Alexander Cartwright

Alexander Cartwright Jr.
Inducted to the Hall of Fame in: 1938
Primary team: Knickerbocker Base Ball Club
Primary position: Executive

While Abner Doubleday received the original credit for having invented the game of baseball, perhaps no man has a more genuine claim on creating the game we know and love more than Alexander Cartwright.

Often referred to as “The Father of Modern Baseball,” Cartwright was a founding and influential member of the Knickerbocker Base Ball Club of New York City, baseball’s first organized club. With the Knickerbockers, Cartwright was instrumental in formalizing many fundamental rules of baseball that are still used today.

Cartwright was one of seven children born to a New York City sea merchant in 1820. At age 16, he began work as a bank clerk and played stickball after hours with local volunteer firefighters. It is believed that Cartwright and his friends formed their baseball club in the early 1840s and named it after Manhattan’s volunteer Knickerbocker Engine Company.

In 1845, Cartwright’s Knickerbockers moved across the Hudson River via ferry to play on the spacious Elysian Fields in Hoboken, N.J. It was there that Cartwright and his teammates drew up a set of 20 rules that would forever change their version of “town ball.”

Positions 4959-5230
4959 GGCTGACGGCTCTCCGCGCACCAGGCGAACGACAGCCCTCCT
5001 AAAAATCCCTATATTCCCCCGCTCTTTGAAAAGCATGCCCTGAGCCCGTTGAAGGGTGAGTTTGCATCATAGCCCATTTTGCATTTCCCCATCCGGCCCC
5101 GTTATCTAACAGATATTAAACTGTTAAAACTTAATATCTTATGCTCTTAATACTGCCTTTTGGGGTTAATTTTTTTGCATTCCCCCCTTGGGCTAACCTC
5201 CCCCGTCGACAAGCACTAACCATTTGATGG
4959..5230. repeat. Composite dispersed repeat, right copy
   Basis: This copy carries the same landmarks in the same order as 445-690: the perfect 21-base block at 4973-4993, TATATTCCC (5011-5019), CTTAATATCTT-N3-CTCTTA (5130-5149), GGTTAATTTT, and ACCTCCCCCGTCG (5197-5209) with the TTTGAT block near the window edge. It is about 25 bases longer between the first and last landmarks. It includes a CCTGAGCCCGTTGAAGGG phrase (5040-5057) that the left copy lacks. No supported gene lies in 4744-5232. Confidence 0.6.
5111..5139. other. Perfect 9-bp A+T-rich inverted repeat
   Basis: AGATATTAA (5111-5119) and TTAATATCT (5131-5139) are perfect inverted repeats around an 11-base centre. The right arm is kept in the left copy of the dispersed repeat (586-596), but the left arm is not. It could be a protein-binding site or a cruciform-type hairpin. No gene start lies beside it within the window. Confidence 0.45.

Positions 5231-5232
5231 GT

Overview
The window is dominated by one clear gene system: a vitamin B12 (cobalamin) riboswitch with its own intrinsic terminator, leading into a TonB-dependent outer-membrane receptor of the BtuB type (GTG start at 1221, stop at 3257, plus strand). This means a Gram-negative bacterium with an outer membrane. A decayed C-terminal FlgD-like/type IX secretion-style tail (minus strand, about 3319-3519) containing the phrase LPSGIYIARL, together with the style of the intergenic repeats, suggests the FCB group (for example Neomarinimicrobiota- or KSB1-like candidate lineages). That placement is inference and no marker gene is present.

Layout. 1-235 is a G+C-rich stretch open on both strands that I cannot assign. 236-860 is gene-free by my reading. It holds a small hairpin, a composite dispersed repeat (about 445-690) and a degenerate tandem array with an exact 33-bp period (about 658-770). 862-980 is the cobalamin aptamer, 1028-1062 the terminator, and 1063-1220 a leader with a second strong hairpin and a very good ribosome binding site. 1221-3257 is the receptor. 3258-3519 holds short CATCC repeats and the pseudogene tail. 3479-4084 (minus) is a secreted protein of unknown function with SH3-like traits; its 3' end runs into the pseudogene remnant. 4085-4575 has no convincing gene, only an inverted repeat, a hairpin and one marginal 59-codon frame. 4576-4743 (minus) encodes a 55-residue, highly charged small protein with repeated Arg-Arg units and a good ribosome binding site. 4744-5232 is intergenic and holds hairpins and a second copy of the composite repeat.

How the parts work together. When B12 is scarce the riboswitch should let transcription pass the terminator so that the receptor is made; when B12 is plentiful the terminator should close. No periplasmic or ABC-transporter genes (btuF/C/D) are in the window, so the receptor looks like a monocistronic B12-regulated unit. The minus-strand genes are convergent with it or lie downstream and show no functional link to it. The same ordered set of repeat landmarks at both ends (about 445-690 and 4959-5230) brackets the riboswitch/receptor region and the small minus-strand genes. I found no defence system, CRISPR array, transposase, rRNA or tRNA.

Among the rules attributed to Cartwright include the concepts of foul territory, the distance of 90 feet between bases, three-out innings, nine-member teams with fixed batting orders, and the elimination of retiring baserunners by throwing batted baseballs at them.

With a more organized game in place, the Knickerbockers began to draw massive crowds at the Elysian Fields. The games spawned a host of challenger teams in New York, and eventually led to the first organized baseball leagues.

Four years after creating the new rules in Hoboken, Cartwright began traveling west to pioneer territories. He spread the new game of baseball wherever he went and inspired settlers to form their own upstart teams and leagues. Cartwright reached California by the end of 1849 and then sailed to Hawaii, where he would introduce the game to the native population.

Cartwright lived in Hawaii for the remainder of his life, where served as Honolulu’s first fire chief and as a trusted advisor to Queen Emma of Hawaii until his death in 1892. His contributions to baseball were given the ultimate recognition when he was elected to the Hall of Fame’s third induction class in 1938.

"Ninety feet between the bases is the nearest to perfection that man has yet achieved. "
Red Smith

Career stats

Year Inducted: 1938
Primary Team: Knickerbocker Base Ball Club
Position Played: Executive
Birth place: New York, New York
Birth year: 1820
Died: 1892, Honolulu, Hawaii